Source: Update: FAA shuts down, flight ops unaffected
This article was written by Matthew Everett, a private pilot, aviation writer, and frequent contributor to You can follow him on twitter @leaving_tf or find his blog at

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Trouble for iPads in the Cockpit?

Friday, July 29th, 2011

The FAA is proposing an advisory circular that would severely curtail the use of EFBs, including the Apple iPad, in the cockpit. Photo courtesy Brandon Farris, copyright 2011

The FAA is proposing an advisory circular that would limit the use of iPads and other electronic flight bags (EFBs) in the cockpit below 10,000 feet. AOPA and GAMA, two large aviation advocacy groups, have voiced their opposition to the proposal. Such a proposal could stunt the growth of EFBs over the next few years.

The proposed advisory circular, known as “Guidelines for the Certification, Airworthiness, and Operational Use of Electronic Flight Bags EFB,” is concerned with the use and development of these devices under the Next Generation Air Transportation System. Advocacy groups are concerned that under the current proposal EFB use wouldn’t be allowed below 10,000 feet or that expensive testing programs would be required.

The groups are so put off by the proposal, that they have asked the FAA to scrap the current proposal and start anew. Both AOPA and GAMA have expressed their support for EFB technology, including iPad based solutions, believing that they are an affordable option to provide pilots with NextGen capabilities. Under the proposed advisory circular, however, these devices would no longer provide much benefit to the average pilot.

The concern is that, the proposal applies to “operational use” of all EFBs rather than current regulations which only require “operational approval” in certain situations. The groups are asking that the FAA limit the effect of this proposed change to Part 91 operations to subpart k.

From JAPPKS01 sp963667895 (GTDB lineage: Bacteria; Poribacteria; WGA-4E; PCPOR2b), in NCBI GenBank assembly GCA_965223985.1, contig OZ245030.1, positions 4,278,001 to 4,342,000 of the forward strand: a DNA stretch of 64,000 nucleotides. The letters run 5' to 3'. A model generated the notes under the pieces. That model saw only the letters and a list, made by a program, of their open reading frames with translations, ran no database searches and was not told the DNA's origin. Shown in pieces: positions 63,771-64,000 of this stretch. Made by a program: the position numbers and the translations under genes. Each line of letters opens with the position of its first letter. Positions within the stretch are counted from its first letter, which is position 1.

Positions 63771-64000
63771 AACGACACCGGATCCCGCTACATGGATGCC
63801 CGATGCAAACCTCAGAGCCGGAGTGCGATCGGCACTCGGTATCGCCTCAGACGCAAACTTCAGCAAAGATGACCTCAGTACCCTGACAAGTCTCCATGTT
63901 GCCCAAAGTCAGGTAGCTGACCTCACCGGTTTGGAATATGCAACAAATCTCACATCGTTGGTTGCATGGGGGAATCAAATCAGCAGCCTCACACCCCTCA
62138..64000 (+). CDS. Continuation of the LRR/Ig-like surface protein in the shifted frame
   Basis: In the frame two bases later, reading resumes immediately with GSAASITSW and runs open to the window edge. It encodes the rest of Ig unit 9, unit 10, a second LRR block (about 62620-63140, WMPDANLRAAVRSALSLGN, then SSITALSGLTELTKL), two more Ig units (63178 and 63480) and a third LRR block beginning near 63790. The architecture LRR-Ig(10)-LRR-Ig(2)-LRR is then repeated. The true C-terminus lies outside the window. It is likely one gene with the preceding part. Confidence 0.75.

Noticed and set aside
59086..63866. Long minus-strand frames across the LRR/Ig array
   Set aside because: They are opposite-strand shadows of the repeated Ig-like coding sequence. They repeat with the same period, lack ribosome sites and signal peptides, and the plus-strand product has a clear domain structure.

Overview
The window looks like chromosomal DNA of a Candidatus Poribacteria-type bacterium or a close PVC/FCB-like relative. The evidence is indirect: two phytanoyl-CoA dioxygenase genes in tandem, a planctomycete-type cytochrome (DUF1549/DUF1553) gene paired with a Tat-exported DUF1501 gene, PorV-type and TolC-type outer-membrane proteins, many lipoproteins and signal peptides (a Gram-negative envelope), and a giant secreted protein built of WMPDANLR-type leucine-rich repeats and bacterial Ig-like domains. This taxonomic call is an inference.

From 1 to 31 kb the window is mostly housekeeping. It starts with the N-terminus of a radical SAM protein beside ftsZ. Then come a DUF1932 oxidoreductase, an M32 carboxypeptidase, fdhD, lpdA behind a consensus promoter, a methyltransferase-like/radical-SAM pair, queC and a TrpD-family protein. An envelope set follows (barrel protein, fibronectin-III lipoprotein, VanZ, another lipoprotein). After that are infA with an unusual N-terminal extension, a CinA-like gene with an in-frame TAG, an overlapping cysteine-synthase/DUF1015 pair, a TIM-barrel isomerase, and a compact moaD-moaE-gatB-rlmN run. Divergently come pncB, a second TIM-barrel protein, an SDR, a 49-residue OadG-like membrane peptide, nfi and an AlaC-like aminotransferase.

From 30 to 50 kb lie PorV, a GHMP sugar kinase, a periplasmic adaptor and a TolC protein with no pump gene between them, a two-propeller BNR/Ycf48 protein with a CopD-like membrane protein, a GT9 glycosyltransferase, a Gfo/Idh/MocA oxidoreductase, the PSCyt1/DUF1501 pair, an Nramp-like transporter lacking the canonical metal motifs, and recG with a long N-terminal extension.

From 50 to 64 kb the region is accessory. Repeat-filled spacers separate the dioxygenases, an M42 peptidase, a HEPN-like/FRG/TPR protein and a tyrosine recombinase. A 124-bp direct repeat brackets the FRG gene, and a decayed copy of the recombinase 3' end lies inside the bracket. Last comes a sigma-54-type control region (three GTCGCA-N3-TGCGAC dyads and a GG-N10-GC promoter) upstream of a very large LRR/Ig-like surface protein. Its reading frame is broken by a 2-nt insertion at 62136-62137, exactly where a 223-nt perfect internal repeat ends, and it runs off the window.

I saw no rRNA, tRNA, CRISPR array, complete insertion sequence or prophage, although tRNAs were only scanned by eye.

Additionally, the groups feel that requiring a stringent and rigorous testing program for off-the-shelf electronics at the operator level is wasteful and impractical. Instead the groups suggest that the FAA limit these requirements to EFB solutions incorporating Automatic Dependent Surveillance-Broadcast (ADS-B) and RNAV guidance. This would allow simpler devices, like iPads displaying charts or simple handheld GPS receivers, to  improve situational awareness while holding more advanced devices to a higher standard.

For more information on flight training and choosing the right school, check out our Flight Training Resource Center or find a flight training school near you.

Source: Electronic flight bag crusher?
This article was written by Matthew Everett, a private pilot, aviation writer, and frequent contributor to You can follow him on twitter @leaving_tf or find his blog at

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ASA Facing FAA Fines After Lightning Strikes On Two Aircraft

Thursday, June 16th, 2011

ATLANTA – The Federal Aviation Administration (FAA) is proposing a $425,000 civil penalty against Atlantic Southeast Airlines (ASA), of Atlanta, for allegedly operating two Bombardier CRJ regional jet airliners when they were not in compliance with FAA regulations.

The FAA alleges that ASA, a subsidiary of SkyWest, Inc. and flying as Delta Connection, failed to complete required inspections of the two aircraft after they were struck by lightning. One strike took place on July 21, 2008 and the other on July 23, 2008.